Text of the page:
The Epic of Gilgamesh, the great work of Mesopotamian literature dating back over four millennia, has been adopted and adapted in innumerable artistic forms and to multiple purposes. In Western popular culture it has been transformed into comics, operas and sci-fi novels, and used as a metaphor or motif for issues ranging from homosexuality to post-Second World War Germany. Philip Roth turned Gilgamesh into a baseball player, and in one novelisation the epic’s hero narrates his story to Doctor Who.
In his own homeland, though, Gilgamesh and the iconography of the Sumerian and Mesopotamian pasts were used by Saddam Hussein in his efforts to forge an Iraqi identity which subsumed Islam. More recently, Western powers — despite the damage inflicted on Iraq’s archaeological heritage by US forces in 2003 — have used ISIS’ destruction of ancient sites in its narratives of Western ‘salvation’ through aerial bombardment.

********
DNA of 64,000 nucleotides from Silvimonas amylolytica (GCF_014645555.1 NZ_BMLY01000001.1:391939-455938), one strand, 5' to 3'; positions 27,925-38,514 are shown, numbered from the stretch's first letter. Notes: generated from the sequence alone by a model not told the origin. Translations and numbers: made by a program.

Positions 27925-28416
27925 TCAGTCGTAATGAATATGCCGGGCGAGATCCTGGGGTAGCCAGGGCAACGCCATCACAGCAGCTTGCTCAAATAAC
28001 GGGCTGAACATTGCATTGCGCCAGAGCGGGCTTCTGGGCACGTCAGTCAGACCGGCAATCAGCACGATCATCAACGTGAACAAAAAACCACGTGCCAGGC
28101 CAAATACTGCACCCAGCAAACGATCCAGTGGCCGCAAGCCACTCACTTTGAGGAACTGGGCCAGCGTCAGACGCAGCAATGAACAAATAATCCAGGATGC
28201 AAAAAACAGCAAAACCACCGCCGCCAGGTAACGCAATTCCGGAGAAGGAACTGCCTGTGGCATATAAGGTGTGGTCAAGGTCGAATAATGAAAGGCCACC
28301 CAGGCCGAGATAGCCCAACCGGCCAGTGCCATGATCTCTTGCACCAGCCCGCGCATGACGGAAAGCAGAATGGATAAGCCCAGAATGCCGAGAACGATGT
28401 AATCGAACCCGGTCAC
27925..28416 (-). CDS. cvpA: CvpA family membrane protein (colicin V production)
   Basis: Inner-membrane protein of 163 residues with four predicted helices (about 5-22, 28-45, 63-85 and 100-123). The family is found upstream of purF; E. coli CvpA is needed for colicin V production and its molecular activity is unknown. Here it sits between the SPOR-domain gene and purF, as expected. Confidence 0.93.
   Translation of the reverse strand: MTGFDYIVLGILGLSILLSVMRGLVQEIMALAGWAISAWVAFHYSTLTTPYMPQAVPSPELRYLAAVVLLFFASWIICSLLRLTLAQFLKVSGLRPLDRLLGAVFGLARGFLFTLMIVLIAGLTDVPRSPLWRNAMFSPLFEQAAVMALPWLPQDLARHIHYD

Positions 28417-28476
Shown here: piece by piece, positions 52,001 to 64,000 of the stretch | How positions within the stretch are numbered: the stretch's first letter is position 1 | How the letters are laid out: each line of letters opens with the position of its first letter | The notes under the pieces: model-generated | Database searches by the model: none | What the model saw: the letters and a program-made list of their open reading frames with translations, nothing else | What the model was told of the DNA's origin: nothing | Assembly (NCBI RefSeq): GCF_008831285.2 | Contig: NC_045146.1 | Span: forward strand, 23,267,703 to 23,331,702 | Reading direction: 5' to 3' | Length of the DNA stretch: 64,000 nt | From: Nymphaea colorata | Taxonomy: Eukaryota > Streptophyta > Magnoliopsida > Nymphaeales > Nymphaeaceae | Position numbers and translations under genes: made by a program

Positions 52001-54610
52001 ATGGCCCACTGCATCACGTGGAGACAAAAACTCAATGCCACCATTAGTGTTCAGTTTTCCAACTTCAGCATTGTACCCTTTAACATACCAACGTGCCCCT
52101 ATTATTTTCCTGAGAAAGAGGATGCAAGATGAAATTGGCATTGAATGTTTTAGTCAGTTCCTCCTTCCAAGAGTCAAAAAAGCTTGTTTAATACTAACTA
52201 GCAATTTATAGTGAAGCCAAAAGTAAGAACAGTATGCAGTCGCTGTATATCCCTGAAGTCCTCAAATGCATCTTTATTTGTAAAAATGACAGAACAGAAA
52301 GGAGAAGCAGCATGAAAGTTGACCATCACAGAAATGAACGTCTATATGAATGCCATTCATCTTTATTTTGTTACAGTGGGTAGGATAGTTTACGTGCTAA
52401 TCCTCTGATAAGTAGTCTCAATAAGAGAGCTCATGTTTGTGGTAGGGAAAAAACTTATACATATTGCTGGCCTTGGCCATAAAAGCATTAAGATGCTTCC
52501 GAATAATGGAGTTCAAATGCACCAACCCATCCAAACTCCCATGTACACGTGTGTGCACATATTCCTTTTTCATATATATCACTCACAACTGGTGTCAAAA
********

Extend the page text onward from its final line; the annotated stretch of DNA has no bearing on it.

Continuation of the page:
This plethora of politicisations, appropriations and re-writings of Gilgamesh and his story make Ghareeb Iskander’s re-framing of the epic all the more poignant. In the hands of an ‘ordinary’ Iraqi — a poet and exile — the motif of Gilgamesh is reclaimed, but not as the great hero of an epic. As Iskander said at London’s Shubbak Arabic culture festival in 2015, ‘My hero is not Gilgamesh but any Iraqi who has been a victim of dictatorships and war’.
Iskander’s poem, translated by the author in collaboration with Scots poet John Glenday, has been published in its entirety by the University of Syracuse Press after winning the 2015 King Fahd Center prize for Arabic translation. Former winners of the award include greats of Arabic literature including Jabra Ibrahim Jabra, Ghada Samman and Elias Khoury. Sections of Iskander’s work also appeared in This Room is Waiting: Poems from Iraq and Britain (edited by Lauren Pyott and Ryan van Winkle), issued by Glasgow’s Freight Books in 2014.